Child-Guard™’s Guide to Protecting Your Kids from Carbon Monoxide Poisoning

Colder temperatures are here for the season, and like many homeowners, you may be relying on a furnace, gas fireplace, or wood stove to heat your home. These appliances are excellent sources of heat, but improper use or equipment malfunction can produce a dangerous gas known as carbon monoxide (CO).

Any amount of exposure to carbon monoxide can cause severe side effects and if undetected, can be fatal. Due to their smaller bodies, young children under five are especially susceptible to the effects of carbon monoxide and process the gas exposure differently than adults.

Side effects, such as nausea, headaches, and dizziness may be more severe in young children; however, symptoms often present themselves similar to the flu which can lead to lack of medical attention from parents who associate their child’s symptoms with a viral infection.

Know the Warning Signs

Each year, carbon monoxide claims more than 400 lives and is responsible for approximately 50,000 emergency room visits in the United States.

Carbon monoxide is created when any fuel source (wood, kerosene, natural gas, coal) is burned without the proper mixture of oxygen. Dubbed the “silent killer,” what makes it so dangerous is that you cannot see, taste, or smell it.

Although it is impossible to detect carbon monoxide on its own, there are a series of symptoms commonly displayed in individuals suffering from CO poisoning, including:

  • Nausea and vomiting
  • Chest pain
  • Headache
  • Fainting
  • Dizziness and weakness
  • Confusion

If you suspect you or a family member have been exposed to carbon monoxide, call 911 or a local poison control center at 1-800-222-1222.

Prevention is Essential

To protect your home and family from carbon monoxide exposure, CO alarms should be installed on every level of your home, especially near bedrooms. You can purchase a CO alarm for less than $20 and each alarm lasts approximately seven years, although the CDC recommends replacing your alarms every 5 years.

Properly storing and operating gasoline-powered devices can greatly reduce the risk of carbon monoxide exposure. Any device that uses gasoline should be kept in a locked location that is inaccessible to children. Only small quantities of gasoline should be stored and should always be kept in child-resistant containers. In addition, gasoline-powered appliances and devices, such as snow-blowers and lawnmowers should never be used in enclosed spaces, like your garage.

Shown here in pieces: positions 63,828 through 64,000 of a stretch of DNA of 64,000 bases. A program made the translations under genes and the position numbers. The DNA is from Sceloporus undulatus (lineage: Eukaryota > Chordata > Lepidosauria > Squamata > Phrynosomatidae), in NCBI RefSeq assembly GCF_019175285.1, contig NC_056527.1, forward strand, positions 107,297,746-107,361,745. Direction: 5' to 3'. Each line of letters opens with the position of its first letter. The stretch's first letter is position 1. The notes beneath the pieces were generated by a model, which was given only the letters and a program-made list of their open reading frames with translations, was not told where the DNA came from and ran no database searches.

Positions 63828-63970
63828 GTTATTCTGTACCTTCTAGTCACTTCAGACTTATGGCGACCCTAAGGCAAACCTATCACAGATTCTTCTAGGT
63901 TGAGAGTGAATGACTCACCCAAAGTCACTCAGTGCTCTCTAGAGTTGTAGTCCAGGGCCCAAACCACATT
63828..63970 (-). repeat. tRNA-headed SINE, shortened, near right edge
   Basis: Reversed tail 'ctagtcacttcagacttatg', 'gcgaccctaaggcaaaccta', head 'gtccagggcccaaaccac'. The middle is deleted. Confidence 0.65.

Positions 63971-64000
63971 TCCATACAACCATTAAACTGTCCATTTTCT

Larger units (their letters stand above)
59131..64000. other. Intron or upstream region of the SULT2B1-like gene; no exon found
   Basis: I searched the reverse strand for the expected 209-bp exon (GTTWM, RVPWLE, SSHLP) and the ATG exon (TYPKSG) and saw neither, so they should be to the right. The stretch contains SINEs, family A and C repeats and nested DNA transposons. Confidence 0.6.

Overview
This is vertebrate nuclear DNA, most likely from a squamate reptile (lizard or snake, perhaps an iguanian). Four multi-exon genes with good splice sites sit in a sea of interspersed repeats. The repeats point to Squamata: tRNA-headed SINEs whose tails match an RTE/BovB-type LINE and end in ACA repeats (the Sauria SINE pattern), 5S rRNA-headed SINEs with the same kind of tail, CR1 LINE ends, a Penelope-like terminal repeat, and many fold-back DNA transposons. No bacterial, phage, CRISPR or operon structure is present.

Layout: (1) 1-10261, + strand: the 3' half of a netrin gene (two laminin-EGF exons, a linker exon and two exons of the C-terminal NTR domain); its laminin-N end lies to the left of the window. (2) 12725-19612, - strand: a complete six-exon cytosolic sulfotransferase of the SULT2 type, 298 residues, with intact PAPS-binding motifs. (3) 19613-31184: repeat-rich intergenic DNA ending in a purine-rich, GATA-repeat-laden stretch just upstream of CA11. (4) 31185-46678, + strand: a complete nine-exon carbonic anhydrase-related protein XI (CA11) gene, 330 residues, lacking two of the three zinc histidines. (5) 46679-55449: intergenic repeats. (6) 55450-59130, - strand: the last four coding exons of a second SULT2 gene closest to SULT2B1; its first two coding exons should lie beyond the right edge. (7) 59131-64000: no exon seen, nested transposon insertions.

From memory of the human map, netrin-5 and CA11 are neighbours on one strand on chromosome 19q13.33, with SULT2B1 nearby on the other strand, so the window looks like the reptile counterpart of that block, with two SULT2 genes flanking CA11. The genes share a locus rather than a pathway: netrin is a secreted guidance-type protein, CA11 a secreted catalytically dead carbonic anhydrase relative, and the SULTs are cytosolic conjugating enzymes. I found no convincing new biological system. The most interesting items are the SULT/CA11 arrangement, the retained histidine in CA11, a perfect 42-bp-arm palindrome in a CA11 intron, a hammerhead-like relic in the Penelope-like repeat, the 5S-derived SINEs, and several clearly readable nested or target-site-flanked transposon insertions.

If you have a working fireplace, make sure your chimney is inspected and cleaned once a year. Often times, chimneys can become blocked by debris and can lead to a buildup of carbon monoxide inside your home.

In the winter months, you may be used to warming up your vehicle as you head out the door each morning; however, never under any circumstance leave a vehicle running in the garage; even when the garage door is open, it’s possible for carbon monoxide to accumulate.

In addition, never let your engine warm up when you have passengers in your vehicle. Cold engines produce a greater concentration of carbon dioxide as the vehicle’s catalytic converter cannot properly convert carbon monoxide to carbon dioxide until it has been given time to warm up. Young children and elderly individuals are much more susceptible to even the smallest traces of carbon monoxide and may become ill from minimal exposure.

Although every effort should be made to prevent carbon monoxide poisoning from occurring, it’s important to know what to do in case of an emergency. If a CO alarm goes off in any room of your house, quickly gather everyone in your home, immediately seek fresh air outside and call 911.

How We’re Helping Keep Kids Safe

At Child-Guard™, our main goal is to keep you organized and your little ones safe. Just like a CO alarm guards your family from exposure to dangerous gasses, our Child-Guard™ slider works with resealable flexible packaging to guard your children from accidental exposure to potentially harmful substances.

Our child-resistant closures are currently found on detergent packaging in the laundry aisle of your grocery store and will soon be making its way to more of your favorite household products.

What you would like to guard with our child-resistant slider? We want to know! Use the hashtag #guardit to tell us on Facebook and be sure to follow us for more child safety tips.

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